Confucius, the Buddha, Jesus, and Muhammad are among the most thoughtful and influential people in history. By their words and examples, they have inspired countless individuals to live better and more meaningful lives and have shaped the institutions and worldviews we live in today. Four Wise Men is an accessible introduction to each of these sages in his historical context and a provocative comparison of their lives and teachings. Through careful study, this book examines the ways these fascinating figures speak as one and the ways they differ. Although their voices come from the distant past, they still have wise words to say to us today. ""Four Wise Men offers a compelling and provocative comparative study of extraordinarily gifted leaders whose lives and teachings not only shaped great world religions; they provided invaluable, timeless guides for how to live well even in the face of great adversity. Many who know Mark Muesse from his popular contributions to The Great Courses have already discovered his rare gifts as a teacher-scholar able to reach a wide audience. Four Wise Men is a superb, yet accessible resource for college and divinity students, book clubs, serious adult study programs in churches, and a wide range of interested nonspecialists. I'll be using this book in courses on comparative religion for many years to come "" --Charles Kimball, Presidential Professor and Director of Religious Studies, University of Oklahoma; author of When Religion Becomes Evil: Five Warning Signs Mark W. Muesse is the W. J. Millard Professor of Religious Studies at Rhodes College. He is the author of The Hindu Traditions (2011) and The Age of the Sages (2013).
Was Jesus just a spiritual leader, like Buddha, Krishna, Confucius, and Muhammad? Or is he something more--something else entirely? In God among Sages, apologist Ken Samples offers readers a biblical and historical portrait of Jesus, grounded in the claims Jesus makes about himself. Then Samples compares and contrasts Jesus with Buddha, Krishna, Confucius, and Muhammad using eight relevant categories of evaluation. He also helps readers understand the competing philosophies of religious pluralism, inclusivism, and exclusivism. The result is a clearer understanding of what sets Jesus apart as not simply a teacher to follow but God himself, worthy of our full allegiance and worship. Christians who struggle to answer claims that Jesus was just a good teacher, as well as those haven't quite made up their minds about Jesus's claims to divinity, will value this accessible introduction to comparative religions.
An essential and concise introduction to eight of the world's major religions. For the Christian, there's value in learning about different religions and unfamiliar expressions of belief. First of all, it gives us a greater understanding of the world we live in. But a study of other faiths can also deepen our own while making us more effective witnesses to those who don't share a belief in Christ. In World Religions, Gerald R. McDermott explains what you need to understand about major world religions so that you can be equipped to engage people of other faiths. McDermott offers an overview of the central beliefs of Christianity, Judaism, Islam, Hinduism, Buddhism, Confucianism, Daoism, and Shinto. Features include: Insights from members of each religious community. Discussions of each religion's major traditions, rituals, and leaders. A glossary of important terms.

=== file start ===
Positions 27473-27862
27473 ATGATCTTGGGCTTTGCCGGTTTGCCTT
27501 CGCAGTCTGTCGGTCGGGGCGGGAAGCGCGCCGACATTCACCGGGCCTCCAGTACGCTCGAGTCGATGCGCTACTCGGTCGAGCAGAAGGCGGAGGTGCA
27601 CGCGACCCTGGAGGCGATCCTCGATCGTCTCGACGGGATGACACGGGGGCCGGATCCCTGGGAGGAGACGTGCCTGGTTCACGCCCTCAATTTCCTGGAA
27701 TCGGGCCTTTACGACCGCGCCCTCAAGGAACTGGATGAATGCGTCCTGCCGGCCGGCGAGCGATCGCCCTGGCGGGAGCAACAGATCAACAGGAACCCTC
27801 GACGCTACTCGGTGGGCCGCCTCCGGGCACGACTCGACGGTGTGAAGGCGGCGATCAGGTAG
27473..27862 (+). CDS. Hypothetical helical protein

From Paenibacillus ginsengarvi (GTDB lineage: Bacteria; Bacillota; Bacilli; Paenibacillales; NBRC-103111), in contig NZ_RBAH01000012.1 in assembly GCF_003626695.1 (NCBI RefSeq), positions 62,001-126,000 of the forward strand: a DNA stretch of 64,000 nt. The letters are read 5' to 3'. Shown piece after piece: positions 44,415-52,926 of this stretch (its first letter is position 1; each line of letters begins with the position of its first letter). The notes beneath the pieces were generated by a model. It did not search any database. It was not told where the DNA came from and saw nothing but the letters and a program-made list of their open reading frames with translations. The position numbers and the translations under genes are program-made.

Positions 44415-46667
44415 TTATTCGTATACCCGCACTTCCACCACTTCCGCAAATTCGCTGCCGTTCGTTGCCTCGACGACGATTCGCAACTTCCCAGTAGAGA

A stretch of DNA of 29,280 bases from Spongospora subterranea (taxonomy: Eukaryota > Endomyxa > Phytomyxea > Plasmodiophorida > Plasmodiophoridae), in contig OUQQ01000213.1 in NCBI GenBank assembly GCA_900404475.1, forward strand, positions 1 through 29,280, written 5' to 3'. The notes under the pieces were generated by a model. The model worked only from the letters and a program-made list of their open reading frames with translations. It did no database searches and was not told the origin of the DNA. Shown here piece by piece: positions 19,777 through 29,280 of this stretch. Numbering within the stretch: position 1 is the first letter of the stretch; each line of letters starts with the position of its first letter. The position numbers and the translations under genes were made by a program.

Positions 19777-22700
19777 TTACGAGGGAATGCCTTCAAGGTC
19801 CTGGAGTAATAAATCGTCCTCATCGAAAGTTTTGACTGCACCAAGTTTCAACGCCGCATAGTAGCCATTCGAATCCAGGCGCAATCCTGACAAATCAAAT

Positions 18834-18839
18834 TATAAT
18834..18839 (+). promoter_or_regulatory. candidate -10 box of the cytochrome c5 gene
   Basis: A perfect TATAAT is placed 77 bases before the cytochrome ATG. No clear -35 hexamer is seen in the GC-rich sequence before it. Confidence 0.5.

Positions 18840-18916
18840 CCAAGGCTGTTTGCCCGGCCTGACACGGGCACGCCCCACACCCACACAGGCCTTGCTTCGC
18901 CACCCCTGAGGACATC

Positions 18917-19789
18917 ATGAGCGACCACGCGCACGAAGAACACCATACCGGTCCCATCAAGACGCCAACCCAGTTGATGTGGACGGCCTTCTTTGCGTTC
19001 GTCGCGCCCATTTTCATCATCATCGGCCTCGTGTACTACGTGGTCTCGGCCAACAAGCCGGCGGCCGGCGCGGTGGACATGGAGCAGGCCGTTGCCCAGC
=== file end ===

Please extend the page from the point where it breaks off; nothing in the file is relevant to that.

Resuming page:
Based on manuscripts from the once inaccessible former Jesuit library of Zikawei in Shanghai, this book breaks new ground in focusing on the generation that followed Matteo Ricci and other luminaries of the early China mission. Unusual in its coverage of both Jesuits and their Chinese literati converts, The Forgotten Christians of Hangzhou traces the development of the Christian presence in seventeenth century Hangzhou through the work of Jesuit fathers Martino Martini and Prospero Intorcetta, and Confucian scholar Zhang Xingyao, whose struggle to demonstrate the compatibility of Neo-Confucianism with the "Lord of Heaven Teaching from the Far West" forms the focus of D. E. Mungello's penetrating study. Zhang and his fellow literati converts were in almost all respects highly orthodox Confucians who nevertheless regarded Christianity as complementary to, and in some respects transcending, Confucianism. Their search for an intellectual blending of the two religions shows that, contrary to important recent studies, Christianity was inculturated into seventeenth-century China far more than has been realized. Prior to their dissolution at the hands of a hostile imperial government a century later, the Hangzhou Christians had built one of the most beautiful churches in East Asia, a seminary for training young Chinese priests, a library and printing center, and a Jesuit cemetery. The church and cemetery have since been reopened and the works of Hangzhou Christians are preserved in libraries in Shanghai, Beijing, and Paris. These architectural and literary monuments help reconstruct the features of one of China's most colorful and historical cities and the experiences of some of her most remarkable inhabitants. The Forgotten Christians of Hangzhou not only tells us their story but adds a new dimension to our knowledge of the assimilation of Christianity by Chinese culture - a process that is still under way today.